Invited by the UK Prime Minister David Cameron to speak at the Group of 8 (G8) conference, the ‘Social Impact Investment Forum’, on June 6 in London, Colin Grassie, CEO Deutsche Bank UK and member of the Group Executive Committee, discussed the Bank’s initiatives and achievements in the impact investment arena. Impact investments are investments made into companies, organisations and funds with the aim to generate social or environmental value alongside financial returns.
Grassie was one of a distinguished group of keynote speakers, namely George Soros of Soros Fund Management, Iain Duncan Smith, Secretary of State for the Department of Work & Pensions, Dr Judith Rodin, CEO of the Rockefeller Foundation and Prime Minister Cameron himself. Addressing an influential international audience, Grassie outlined the scale of social problems in the UK and highlighted the critical role the private sector can play in helping to tackle these challenges.
Sharing his vision of social investment, Grassie said: “With sufficient engagement from institutions like Deutsche Bank, impact investment has the ability to become an asset class of true significance, and from this, a new model of ‘sustainable capitalism’ can emerge. My vision is for every asset manager to have a social investment fund.”
Emphasising Deutsche Bank’s commitment to take social impact investment to the next level, he said: “Impact investment should be fully integrated into the business model to make it not just a ‘nice to have’ but an integral part of business.”
Providing examples of successful impact investment initiatives, Grassie talked about the Community Development Finance Group which was founded by Deutsche Bank US in 1990. In the last two decades the Bank has invested a total of USD 2.4bn into the impact investment space. In Europe Asset & Wealth Management has built over USD 2bn in global impact investment funds that make Deutsche Bank one of the world’s largest impact investment fund advisors with a focus on food security, poverty alleviation and employment creation as well as climate change mitigation.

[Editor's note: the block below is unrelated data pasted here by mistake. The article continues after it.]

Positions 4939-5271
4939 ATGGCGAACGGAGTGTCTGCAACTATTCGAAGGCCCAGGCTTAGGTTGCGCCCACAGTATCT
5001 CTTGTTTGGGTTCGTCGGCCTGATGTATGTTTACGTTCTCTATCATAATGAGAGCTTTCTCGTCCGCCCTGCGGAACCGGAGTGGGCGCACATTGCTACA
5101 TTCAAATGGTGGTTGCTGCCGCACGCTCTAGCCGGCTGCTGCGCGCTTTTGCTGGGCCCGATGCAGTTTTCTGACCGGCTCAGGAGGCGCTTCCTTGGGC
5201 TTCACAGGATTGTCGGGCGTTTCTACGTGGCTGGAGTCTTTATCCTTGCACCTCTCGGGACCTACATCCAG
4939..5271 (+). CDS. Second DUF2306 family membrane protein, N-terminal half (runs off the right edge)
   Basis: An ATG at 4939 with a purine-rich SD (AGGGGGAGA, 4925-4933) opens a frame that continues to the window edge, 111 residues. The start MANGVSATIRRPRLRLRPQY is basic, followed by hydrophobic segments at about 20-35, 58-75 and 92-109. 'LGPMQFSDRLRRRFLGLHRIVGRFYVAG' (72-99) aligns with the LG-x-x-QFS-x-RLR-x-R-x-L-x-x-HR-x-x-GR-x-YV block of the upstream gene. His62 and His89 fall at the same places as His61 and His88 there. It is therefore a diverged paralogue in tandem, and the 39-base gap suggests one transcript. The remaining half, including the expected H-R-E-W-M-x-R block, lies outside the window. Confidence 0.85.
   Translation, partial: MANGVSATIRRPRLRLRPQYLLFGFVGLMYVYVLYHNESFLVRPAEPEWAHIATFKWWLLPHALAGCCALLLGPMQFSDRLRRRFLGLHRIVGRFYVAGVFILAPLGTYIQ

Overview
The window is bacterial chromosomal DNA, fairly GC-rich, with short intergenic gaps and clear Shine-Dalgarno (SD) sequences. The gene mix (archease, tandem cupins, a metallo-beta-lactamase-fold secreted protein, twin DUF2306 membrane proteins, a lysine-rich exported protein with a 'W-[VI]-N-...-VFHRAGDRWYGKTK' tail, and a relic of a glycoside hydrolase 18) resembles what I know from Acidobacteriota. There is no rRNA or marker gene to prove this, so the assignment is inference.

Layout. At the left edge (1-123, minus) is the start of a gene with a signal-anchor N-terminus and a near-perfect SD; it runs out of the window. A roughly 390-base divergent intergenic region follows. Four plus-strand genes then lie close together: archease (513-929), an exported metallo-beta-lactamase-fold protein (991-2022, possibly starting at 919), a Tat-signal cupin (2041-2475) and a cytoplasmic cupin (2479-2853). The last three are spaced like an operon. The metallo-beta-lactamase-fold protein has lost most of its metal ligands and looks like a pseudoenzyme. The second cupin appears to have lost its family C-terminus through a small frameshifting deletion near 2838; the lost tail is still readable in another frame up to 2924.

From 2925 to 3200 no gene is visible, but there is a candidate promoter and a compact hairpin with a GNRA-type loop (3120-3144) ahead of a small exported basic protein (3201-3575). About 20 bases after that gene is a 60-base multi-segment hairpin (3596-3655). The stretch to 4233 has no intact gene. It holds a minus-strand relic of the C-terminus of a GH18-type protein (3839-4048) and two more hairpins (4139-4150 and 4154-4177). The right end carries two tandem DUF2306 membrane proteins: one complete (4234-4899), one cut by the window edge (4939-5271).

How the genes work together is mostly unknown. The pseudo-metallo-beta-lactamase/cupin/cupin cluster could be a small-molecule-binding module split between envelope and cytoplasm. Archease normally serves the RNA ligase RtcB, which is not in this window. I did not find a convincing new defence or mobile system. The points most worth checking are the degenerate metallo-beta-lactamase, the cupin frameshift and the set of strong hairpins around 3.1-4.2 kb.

Based on the successful outcome of Deutsche’s impact investment initiatives to date, Grassie explained that he saw a great potential for such a success in the UK. In 2011, Deutsche Bank became the first investment bank to create a discrete ring-fenced fund, “Impact Investment Fund I” that brought the discipline of private equity managers to social impact investing. The fund sits within the Corporate & Investment Bank and is managed by the Bank’s Private Equity team within the Asset & Wealth Management division.
In his closing remarks, Grassie underlined that these examples of impact investments demonstrate the role banks can play in society and how financial engineering can be a “force for good”. However, he stressed: “To build impact investment into a true asset class, the public and private sectors must enter into a spirit of partnership and collaboration, Deutsche Bank cannot and does not want to do it alone.”
This is the first time that the G8 platform has been used to discuss social investment. The conference will help boost the growing social impact investment market by exploring issues such as sustainable agriculture, affordable housing, clean technology, and financial services for the poor.
Other industry leaders at the conference included Citigroup, Credit Suisse, Goldman Sachs, J.P.Morgan and Morgan Stanley.